A response to Italian rice farmers

A Thai truck in Pailin transports Cambodian rice
A Thai truck in Pailin transports Cambodian rice. The rice industry employs about a fifth of Cambodia’s population and is credited with helping slash the Kingdom’s poverty rate. AFP

A response to Italian rice farmers

Over the past year, we have repeatedly heard some European countries – particularly Spain and Italy, who are leading the pack – express concern over a sudden increase of Cambodian rice imports into the European Union. This surge, they say, has distorted the market, creating unfair conditions for those countries exporting rice within the EU.

More recently, Italy returned to the forefront, making noise and pleading for the EU to remove Cambodia from the Everything But Arms scheme, under which all imports to the EU from states on the UN’s list of least-developed countries are duty-free. Italy’s concern has been picked up by the media, despite the fact that the country has yet to officially lodge a complaint with the EU.

It would be good for all parties, especially the EU, to have the facts stated clearly.

1. General rice imports into the EU from Cambodia have not increased as much as statistics for the full year of 2013 might suggest. While the amount of rice from Cambodia did see an increase, imports from elsewhere, such as Thailand, decreased, thereby enlarging Cambodia’s presence. Cambodian rice hardly distorted the market as certain southern European countries claimed.

2. There are some varieties of rice that cannot be grown in Europe, such as jasmine rice. I believe such varieties should not be included in any complaint that suggests Cambodian rice is hurting Italian growers and millers. The only “jasmine” type grown in Italy produces a small crop of a few hundred tonnes a year, which is negligible.

3. The managing director of Italy’s National Agency for Rice (NAR) reportedly criticised the new Common Agricultural Policy (CAP) for European Union member states, saying that it has failed to protect Italian and other European rice farmers from foreign competitors. The NAR managing director said the new CAP sets the intervention price – the price at which the European Commission purchases paddy rice from farmers – at €150 ($205) per tonne. This, he said, is very low and does not cover production costs, which are about €320-€330 per tonne. He also said that, since its introduction, the intervention price has never been set at an appropriate level. Also, the European Commission has specified that it may increase the intervention price if the quality of rice received is different from the specified quality.

I imagine that the resistance Cambodian rice is receiving from the Italian rice industry can be traced to CAP. Its reform is changing the structure of EU support for farmers. In the case of Italian rice farmers, this means they will receive less funds per hectare than previously. This makes Cambodian long-grain rice more competitive, which makes Italian rice producers nervous.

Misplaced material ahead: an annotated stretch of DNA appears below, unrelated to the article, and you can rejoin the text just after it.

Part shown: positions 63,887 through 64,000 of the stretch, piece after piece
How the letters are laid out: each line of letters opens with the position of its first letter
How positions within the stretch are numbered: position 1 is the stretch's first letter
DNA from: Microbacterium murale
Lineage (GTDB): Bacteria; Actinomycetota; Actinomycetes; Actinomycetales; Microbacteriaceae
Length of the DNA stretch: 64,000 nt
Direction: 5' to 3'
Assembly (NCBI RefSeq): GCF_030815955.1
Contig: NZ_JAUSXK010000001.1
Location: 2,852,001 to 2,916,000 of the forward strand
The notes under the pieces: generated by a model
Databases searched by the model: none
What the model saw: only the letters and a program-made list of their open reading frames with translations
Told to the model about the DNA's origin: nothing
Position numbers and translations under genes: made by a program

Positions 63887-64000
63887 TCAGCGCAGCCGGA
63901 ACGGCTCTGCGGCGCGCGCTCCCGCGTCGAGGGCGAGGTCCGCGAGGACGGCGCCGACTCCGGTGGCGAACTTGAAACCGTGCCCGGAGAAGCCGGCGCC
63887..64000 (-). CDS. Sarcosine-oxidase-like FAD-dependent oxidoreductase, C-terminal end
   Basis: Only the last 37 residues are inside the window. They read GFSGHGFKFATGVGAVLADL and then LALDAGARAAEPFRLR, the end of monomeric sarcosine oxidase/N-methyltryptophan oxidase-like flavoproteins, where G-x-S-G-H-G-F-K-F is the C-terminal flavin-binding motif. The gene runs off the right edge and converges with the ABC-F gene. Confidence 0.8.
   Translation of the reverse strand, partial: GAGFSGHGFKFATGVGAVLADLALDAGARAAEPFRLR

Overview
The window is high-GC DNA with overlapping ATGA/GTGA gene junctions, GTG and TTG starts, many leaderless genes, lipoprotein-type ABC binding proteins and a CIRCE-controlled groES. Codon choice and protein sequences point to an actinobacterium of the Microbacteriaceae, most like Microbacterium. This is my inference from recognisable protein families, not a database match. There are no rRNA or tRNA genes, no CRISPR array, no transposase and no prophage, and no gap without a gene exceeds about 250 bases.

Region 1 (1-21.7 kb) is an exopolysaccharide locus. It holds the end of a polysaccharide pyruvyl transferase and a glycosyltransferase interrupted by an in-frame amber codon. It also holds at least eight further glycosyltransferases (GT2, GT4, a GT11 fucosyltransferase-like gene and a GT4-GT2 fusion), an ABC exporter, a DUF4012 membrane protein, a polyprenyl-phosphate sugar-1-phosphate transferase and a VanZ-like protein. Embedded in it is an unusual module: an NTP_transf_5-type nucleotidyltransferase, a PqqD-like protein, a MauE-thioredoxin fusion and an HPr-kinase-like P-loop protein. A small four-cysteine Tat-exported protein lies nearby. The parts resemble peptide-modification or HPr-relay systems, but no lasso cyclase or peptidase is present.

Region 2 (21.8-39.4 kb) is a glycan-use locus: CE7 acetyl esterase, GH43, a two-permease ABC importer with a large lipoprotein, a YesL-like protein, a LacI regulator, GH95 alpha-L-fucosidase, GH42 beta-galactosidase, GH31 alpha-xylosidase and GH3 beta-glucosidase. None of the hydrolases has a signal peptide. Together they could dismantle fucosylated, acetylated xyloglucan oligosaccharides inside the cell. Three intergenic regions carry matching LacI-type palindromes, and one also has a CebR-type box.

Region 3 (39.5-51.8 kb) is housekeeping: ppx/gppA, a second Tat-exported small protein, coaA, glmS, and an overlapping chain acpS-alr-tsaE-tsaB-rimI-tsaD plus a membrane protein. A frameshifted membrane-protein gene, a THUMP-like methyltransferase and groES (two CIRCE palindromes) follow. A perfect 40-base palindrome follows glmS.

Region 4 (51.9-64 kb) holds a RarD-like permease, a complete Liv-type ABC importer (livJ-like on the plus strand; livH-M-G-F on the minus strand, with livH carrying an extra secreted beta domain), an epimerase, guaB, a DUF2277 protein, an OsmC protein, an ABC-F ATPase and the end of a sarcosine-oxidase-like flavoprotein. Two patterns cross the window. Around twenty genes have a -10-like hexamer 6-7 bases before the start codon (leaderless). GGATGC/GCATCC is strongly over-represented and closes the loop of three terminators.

4. That the Italian rice industry lobbies to prevent Cambodian access to the EU market is highly unfair in light of the fact that Italian rice farmers receive substantial subsidies. The EU provides hundreds of euros per hectare annually to Italian rice farmers for keeping the production of paddy and rice fields in operation. These are the very farmers lobbying against Cambodian rice, which is not subsidised in any way by the Cambodian government. The government here does not provide a yearly cash boon to rice farmers, it does not subsidise in any way the credit system that finances new crops and it does not provide subsidies for the cost of agricultural machinery and equipment.

To its credit, the Cambodian government has only intervened to ease some logistical and documentation costs to increase local farmers’ competitiveness within the regional rice industry.

5. Italian farmers are complaining about one product that they say they cannot compete against: Cambodia’s long-grain white rice. It is worth noting that Italian farmers have been quiet about other rice varieties that have been successful in EU markets: arborio, medium-grain varieties and round grain varieties (in general, japonica). This is because Cambodia offers no competitive threat for these types of rice. (However, soon – say in one to three years – Myanmar will start to export more japonica varieties to the European Union, and then Italians will surely raise a fuss again).

6. According to a World Bank report, in 2013 paddy occupied 75 per cent of cultivated land in the Kingdom. Rice production, processing and marketing were estimated to employ three million people, about a fifth of the country’s population. In the past decade, Cambodia’s poverty rate has dropped sharply, from 53.2 per cent in 2004 to 19.5 per cent in 2013. Half of this amazing reduction has been attributed to the increase of rice production, higher rice prices and higher farm wages. That is exactly the purpose of the EBA status granted by the EU – eradicating poverty and improving farmers’ standard of living.

Cambodia has always strictly adhered to the terms and conditions of the EBA agreement and expects the EU to continue to reciprocate so long as the Kingdom is still considered a least-developed country.

David Van is acting secretary-general of the Cambodia Rice Federation.


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